Your Cepheid Variable stars are larger than our Sun, but often much more bright or energy rich, so there's a good chance that the Goldilocks zone of such a star is much further out, meaning that the 25% variation between peak and trough of luminosity, while still severe, may be of a softer impact on your temperate planet if it is sufficiently distant from the star. As Ryan points out in comments also, given the period of your variability is likely not to extend past 50 days, a very wet planet may not even notice the variability too much because of the thermal mass of the water.

A desert planet on the other hand might feel it more so; there's even a possibility that their cycle of variation allows for a short form of 'season' on a planet that doesn't have an axial tilt for whatever reason, or a moon to generate tides and the like.

Of course, the exact opposite could also be true and your star's cycle of variation could push your planet periodically out of the Goldilocks zone, by either freezing it or cooking it once per cycle1. In such a case, your Great Filters apply because the star resets abiogenesis on a regular basis and forces life to form again, or at the very least disrupts its progress. In such a circumstance, life can't evolve to the complexity that affords sentience because there is too much disruption.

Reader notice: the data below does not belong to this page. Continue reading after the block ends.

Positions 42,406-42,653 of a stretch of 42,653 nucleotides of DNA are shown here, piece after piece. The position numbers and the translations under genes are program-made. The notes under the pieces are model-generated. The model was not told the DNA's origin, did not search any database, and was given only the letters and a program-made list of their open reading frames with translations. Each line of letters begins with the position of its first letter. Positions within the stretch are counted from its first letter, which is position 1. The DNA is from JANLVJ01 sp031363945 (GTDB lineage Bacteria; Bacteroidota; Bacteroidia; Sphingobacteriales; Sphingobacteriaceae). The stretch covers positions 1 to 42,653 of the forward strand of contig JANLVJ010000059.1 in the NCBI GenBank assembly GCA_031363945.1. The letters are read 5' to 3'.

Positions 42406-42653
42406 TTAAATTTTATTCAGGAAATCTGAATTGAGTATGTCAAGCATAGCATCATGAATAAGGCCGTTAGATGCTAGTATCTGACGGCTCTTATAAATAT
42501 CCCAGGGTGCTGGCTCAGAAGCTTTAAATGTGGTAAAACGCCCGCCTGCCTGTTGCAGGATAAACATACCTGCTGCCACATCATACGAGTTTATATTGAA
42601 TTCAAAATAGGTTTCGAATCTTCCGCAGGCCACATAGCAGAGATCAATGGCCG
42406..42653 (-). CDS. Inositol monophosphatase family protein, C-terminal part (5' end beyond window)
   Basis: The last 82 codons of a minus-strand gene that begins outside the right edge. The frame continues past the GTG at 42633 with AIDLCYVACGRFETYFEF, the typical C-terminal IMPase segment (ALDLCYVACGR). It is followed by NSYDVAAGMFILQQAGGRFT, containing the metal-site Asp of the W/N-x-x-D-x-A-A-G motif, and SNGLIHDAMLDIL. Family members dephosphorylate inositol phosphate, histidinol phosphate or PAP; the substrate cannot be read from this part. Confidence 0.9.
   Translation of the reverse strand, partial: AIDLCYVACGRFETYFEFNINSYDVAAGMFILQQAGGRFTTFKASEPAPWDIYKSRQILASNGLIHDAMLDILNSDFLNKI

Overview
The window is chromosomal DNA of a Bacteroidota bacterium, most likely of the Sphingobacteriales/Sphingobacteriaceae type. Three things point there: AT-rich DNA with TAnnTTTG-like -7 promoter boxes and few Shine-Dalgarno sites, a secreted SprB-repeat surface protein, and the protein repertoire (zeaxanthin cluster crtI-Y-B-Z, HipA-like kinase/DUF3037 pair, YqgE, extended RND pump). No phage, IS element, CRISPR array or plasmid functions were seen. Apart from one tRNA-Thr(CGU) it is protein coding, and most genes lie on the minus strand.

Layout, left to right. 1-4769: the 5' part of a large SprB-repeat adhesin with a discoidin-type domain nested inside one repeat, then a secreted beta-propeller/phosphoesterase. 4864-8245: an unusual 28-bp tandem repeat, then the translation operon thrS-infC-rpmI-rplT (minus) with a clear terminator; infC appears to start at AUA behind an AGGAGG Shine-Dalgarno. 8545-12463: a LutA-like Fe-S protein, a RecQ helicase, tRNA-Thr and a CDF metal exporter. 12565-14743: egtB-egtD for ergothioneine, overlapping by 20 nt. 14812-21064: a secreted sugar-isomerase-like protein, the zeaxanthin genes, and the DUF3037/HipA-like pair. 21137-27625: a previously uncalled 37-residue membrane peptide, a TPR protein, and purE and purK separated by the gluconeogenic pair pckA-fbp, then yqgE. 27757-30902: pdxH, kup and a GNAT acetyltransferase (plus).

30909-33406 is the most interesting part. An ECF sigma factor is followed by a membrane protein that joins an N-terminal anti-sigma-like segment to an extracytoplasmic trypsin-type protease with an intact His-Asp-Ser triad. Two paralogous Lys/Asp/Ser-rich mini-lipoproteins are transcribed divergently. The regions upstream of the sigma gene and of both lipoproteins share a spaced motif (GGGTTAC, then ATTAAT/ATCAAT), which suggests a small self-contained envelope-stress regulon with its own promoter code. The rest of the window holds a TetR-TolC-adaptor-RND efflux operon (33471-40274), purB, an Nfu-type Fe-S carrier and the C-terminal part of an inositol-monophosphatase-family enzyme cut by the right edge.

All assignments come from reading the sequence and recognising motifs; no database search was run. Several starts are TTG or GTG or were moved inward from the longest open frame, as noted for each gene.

Even our existence is arguably highly improbable which is what the Fermi Paradox seems to imply. By this I mean that the chances of something going seriously wrong in the last 3.5 Billion years since there has been some form of life on earth would have been an almost certainty. We've had mass extinctions, and arguably those have slowed the development of sentience, but at the end of the day we are still here because of all the things that haven't happened to our fragile planet over the intervening time.